Click here to download the survey responses.
Gift fairs organisers will be happy to see the popularity of their events.
Page 6 of the results shows how much newsagents spend attending conferences. The difference reflects the growing differences in newsagency businesses. 8.7% spend nothing while at the other end of the scale 13.16% spend $5,000 a year or more.
With 81.98% of responders noting that they like conferences and trade shows for providing access to new products, it is reasonable to expect a commercial pay-off from attending.
Newsagents clearly want relevant conferences with compelling content and trade shows with commercially valuable product opportunities. Those failing to deliver will suffer from falling and poor attendance.
The newsagency channel has been caught napping with gift fairs and the national toy fair attracting more newsagents in number than the traditional newsagency conferences and trade events.
I hope the survey responses are useful to those working with and for newsagents who organise trade shows.
Category: Newsagency management · Newsagent representation
Mark Fletcher on April 15, 2014 6:01 AM
I was surprised to receive this book with magazines yesterday. We don’t sell books – not full price titles and not for 25% in gross profit. We need to be able to stop products like this being sent to us without out approval. As it stands we have to pay to send back this stock we don’t want. Some newsagents will look for other ways to strike out at Network for this scale out. This is what all magazine publishers need to understand when wondering about why newsagents early return stock.
Category: Book retailing · magazine distribution · Ugh!
Mark Fletcher on April 15, 2014 5:56 AM
We’re promoting the the My Kitchen Rules cookbook with this aisle end placement as well as placement with food titles and a run for a few days with newspapers.
We are happy to allocate the space based on the extraordinary and enduring success of the brand on TV and in print and the support in the media of this new title.
Mark Fletcher on April 14, 2014 10:31 AM
The Guardian is reporting that Canada Post is to stop delivery of mail to homes and many businesses. Instead, community collectuon points will be used. Canada is the first G20 country to make such a move.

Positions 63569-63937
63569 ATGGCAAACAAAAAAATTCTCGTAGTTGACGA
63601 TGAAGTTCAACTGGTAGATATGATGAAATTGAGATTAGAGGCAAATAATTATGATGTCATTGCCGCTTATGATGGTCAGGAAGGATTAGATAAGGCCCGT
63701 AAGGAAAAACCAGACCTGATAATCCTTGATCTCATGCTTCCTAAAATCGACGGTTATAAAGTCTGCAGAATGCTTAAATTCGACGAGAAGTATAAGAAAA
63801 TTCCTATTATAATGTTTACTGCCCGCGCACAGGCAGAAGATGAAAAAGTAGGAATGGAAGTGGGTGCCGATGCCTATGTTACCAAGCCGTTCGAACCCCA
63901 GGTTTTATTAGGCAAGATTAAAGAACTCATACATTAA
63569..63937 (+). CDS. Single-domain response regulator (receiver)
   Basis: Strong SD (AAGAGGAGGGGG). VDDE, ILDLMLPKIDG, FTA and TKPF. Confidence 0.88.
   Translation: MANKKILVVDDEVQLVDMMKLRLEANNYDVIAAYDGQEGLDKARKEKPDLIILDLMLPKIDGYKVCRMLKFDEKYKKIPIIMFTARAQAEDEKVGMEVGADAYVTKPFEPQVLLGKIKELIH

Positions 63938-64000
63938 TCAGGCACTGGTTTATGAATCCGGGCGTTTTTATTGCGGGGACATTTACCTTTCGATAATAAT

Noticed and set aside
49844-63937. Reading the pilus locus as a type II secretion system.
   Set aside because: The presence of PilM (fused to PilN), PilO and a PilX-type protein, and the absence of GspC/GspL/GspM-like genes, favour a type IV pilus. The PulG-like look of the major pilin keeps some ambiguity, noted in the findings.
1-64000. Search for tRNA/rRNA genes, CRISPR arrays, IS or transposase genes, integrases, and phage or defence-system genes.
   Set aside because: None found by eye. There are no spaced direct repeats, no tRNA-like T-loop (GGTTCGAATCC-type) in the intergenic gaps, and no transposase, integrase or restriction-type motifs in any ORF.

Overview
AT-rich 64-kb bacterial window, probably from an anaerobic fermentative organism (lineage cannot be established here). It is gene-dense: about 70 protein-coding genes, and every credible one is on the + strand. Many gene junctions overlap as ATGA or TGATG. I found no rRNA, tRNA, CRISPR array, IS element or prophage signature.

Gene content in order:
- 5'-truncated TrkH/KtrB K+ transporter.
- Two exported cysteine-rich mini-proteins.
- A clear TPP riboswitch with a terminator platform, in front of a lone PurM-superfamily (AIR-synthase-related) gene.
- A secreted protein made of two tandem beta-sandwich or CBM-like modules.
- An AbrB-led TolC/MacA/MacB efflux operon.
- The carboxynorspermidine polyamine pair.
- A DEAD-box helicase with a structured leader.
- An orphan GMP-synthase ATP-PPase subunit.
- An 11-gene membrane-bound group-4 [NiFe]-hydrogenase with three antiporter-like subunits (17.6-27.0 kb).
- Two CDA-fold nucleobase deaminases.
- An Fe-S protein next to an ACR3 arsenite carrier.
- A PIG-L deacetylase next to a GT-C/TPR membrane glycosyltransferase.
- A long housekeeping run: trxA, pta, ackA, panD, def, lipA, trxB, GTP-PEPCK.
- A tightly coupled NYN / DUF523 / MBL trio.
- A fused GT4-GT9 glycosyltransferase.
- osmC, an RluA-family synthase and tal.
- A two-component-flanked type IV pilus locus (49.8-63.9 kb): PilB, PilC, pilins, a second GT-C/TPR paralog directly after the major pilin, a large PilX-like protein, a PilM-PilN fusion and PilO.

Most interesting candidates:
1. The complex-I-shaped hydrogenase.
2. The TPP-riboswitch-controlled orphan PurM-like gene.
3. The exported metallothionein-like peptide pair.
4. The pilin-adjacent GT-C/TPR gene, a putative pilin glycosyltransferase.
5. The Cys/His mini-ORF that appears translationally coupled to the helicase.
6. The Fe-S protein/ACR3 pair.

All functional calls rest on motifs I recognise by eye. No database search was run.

Category: Australia Post
Mark Fletcher on April 14, 2014 6:15 AM
Waiting for your bags at the airport can be a frustrating experience. Often the only information you have is the carousel they will come out on. The wait gives you time to think about your bags being lost – as happened to me at the start of this trip – and other problems.
I flew from Kansas City to Los Angeles with Delta Friday (US time) and had a very different bag experience in LA. I scanned my ticket at the kiosk terminal in the baggage claim area and the resulting screen gave me certainty that my bag was on the flight I was on. Above the kiosk was a sign advising when the bags from the flight would start arriving on the carousel. They were on time.
The ability to get certainty that your bags were on your flight is a leap forward in customer service in baggage handling. The advice of bag arrival time it a leap beyond that. Overall it was the best baggage handling experience I have had and far more than I expected.
My low expectations have been set by mediocre experiences at many airports in Australia and elsewhere.
Giving customers a better experience than they expect leaves them with good memories of your business and wishing others were as good as you.
We have to ask and challenge ourselves – how is the customer service we deliver better than the average newsagency customer service experience.
Each of us in our own businesses can set the benchmark and deliver better customer service than other newsagents. We can be known for something over which we have good control in our businesses.
Category: Customer Service · Management tip · marketing · marketing tip · Newsagency challenges · Newsagency management · newsagency of the future · Newsagency opportunities
Mark Fletcher on April 14, 2014 6:11 AM
What you can see in the photo is the only promotion of lottery products in this news / convenience retailer I met with in New York. The retailer told me they met all the requirements of their lottery agreement with this placement of a promotional screen in front of the sales terminal. No actual shop fit is required of them. No major signage commitment. Just what you can see in the photo.
The retailer was shocked when I explained that retailers in Australia were expected to spend anything at all on fixtures for promoting and handling lottery products. In this example they sell around $15,000 in lottery products a week from this terminal.
Mark Fletcher on April 14, 2014 6:08 AM
On the retail tour in the US these last twelve days I have seen several versions of retailers selling magazine sin-store. This is the best and most tech connected – a tablet computer promoting subs in the magazine department and shoppers being encouraged to sign up on the spot. Now, this was in a transit location as were all I have seen. No high street magazine retailer was making a subscription pitch that I could see.
Mark Fletcher on April 13, 2014 1:58 PM